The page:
Wednesday, 14 May 2008

Quaternary Park

As I bemoaned here last week, Iain Banks doesn't produce novels at a fast enough rate. Another science fiction novelist that this applies to is John Varley. But while Banks cranks out a new science fiction novel every two years or so, Varley's batting average evens out at about four to five years. Similarly to Banks with his Culture, Varley is perhaps best known for his work set within the fictional universe known as the Eight Worlds. While not directly precluded from this series, Mammoth is a standalone work that has no obvious connection to the Eight Worlds.

Mammoth opens with the discovery of the frozen remains of a mammoth in North America. This discovery is part of a research project run by Howard Christian, a super-rich entrepreneur, to clone a mammoth from frozen DNA. However, it is overshadowed by the more significant discovery of two humans with the mammoth, one of whom is wearing a wristwatch. Further investigation finds a strange accompanying machine, presumed to be a time machine. Howard then hires Matt Wright, a brilliant but frazzled theoretical physicist, to study and replicate the machine. Working alongside the mammoth cloning project, Matt meets Susan Morgan, an experienced elephant trainer, hired by Howard to ensure the successful birth of a cloned mammoth from an elephant mother. The disruptive intervention of incompetent anti-cloning activists somehow jars the uncompliant time machine into operation, sending Matt and Susan 10,000 years back in time to encounter Little Fuzzy, a baby mammoth ...

Mammoth is a rather fast-paced science fiction techno-thriller which, at a first glance, resembles works by renowned hack writer Michael Crichton (specifically the reasonably good Jurassic Park, and the apparently risible Timeline). However, this comparison is rather unfair. While it doesn't really reach the heights of Varley's other works, Mammoth is clearly separated from Crichton's novels by more intelligent plotting and credible characters. For Crichton, characters are essentially talking heads that act to advance the action. Varley invests a lot more time building his up, and weaving them into plausible relationships. Given the relatively rollercoaster nature of the plot, we're not talking about characters in the literary fiction sense, but these are on the well-developed side of science fiction.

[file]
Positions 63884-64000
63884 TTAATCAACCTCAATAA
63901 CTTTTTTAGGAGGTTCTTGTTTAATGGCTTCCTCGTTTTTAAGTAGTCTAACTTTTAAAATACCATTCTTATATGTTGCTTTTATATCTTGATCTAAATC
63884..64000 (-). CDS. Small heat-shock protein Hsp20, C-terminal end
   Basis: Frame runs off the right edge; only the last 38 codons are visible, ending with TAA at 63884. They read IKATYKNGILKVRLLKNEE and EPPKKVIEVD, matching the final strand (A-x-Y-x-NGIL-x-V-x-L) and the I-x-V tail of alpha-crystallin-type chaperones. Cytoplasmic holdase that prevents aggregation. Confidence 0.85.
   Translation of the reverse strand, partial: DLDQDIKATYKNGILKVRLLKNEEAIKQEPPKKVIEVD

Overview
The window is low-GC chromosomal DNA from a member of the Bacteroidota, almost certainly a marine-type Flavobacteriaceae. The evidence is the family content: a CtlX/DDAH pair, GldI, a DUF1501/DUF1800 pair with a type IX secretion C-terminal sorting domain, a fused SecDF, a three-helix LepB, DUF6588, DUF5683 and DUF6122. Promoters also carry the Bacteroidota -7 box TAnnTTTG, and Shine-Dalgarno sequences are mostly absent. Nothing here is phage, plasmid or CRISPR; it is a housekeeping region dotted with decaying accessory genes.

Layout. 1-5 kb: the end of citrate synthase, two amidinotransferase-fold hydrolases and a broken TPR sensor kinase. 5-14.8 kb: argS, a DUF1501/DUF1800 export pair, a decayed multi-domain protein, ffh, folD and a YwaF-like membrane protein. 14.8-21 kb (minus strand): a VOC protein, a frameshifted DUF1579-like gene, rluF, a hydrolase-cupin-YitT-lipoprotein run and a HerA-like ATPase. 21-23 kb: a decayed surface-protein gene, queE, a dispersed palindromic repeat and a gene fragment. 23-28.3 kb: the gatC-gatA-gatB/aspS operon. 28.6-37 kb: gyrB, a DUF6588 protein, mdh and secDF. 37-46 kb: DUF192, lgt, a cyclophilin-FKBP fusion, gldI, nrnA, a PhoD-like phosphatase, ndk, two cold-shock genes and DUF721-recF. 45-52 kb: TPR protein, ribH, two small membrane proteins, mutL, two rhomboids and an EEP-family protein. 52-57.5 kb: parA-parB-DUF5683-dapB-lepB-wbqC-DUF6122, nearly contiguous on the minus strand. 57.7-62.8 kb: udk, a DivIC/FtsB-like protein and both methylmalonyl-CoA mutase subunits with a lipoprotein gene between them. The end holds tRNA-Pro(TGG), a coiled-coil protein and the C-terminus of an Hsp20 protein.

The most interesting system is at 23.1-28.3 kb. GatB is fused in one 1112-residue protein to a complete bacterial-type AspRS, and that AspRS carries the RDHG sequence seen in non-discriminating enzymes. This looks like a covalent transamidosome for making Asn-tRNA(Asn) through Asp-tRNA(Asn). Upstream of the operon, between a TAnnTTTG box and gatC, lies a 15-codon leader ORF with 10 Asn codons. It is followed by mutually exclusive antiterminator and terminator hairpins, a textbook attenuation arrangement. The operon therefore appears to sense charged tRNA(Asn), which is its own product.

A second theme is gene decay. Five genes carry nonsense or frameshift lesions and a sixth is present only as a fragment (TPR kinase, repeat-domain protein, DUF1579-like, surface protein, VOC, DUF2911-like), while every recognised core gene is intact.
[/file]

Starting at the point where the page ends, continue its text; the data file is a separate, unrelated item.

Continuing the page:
The time travel plot is rather playfully handled by Varley. This playfulness begins with the machine itself, which is described as a superficially simple device containing a matrix of caged spheres (= marbles). Varley leaves its mode of operation fairly mysterious - in fact, the closest he gets to explaining how it works is when the matrix of spheres reorganises itself and some appear to disappear. This is explained by the suggestion that the spheres are now in another dimension. Varley also throws in some discussion of the paradoxes of time travel, which includes an amusingly dismissive reference to his own earlier novel, Millennium. As for the origin of the time machine, well, Varley creates quite a paradox there too. Although Matt builds a functional time machine based on the remnant discovered with the frozen mammoth, and although the route by which the remnant got to where it was found is outlined, there's nothing to say where, or when, or via whom, the machine came into existence in the first place. All things considered, this is probably the most satisfactory way to tidy up time travel stories - that is, not to tidy them up.

In passing, in what's quite a nice touch, Varley uses a children's storybook describing the adventures of Little Fuzzy to frame the novel. Rather than use a heavy-handed talking head (as Crichton would do), this approach allows Varley to use a completely different voice (so, OK, it may just be a "talking head") to summarise and simplify parts of the story. Since these parts often deal solely with mammoths, this permits their anthropomorphisation, without it being clumsy. It's a children's book after all.

As will come as no surprise to readers of Varley's website, he also slips a large dose of anti-Bush criticism into the novel. Mostly via the interrogation scenes that follow Matt's return to the present day. Perhaps reluctant to come over as an unthinking critic of Bush, Varley qualifies this criticism with a degree of realism. While critical of the current government, he certainly has no truck with those who would put the government on the same footing as terrorists. There's something in that, of course, but it perhaps isn't as effective as Varley intended.

Anyway, overall it's an enjoyable, fairly pulpy romp. Hopefully Varley will be returning to his Eight Worlds before too long, however.

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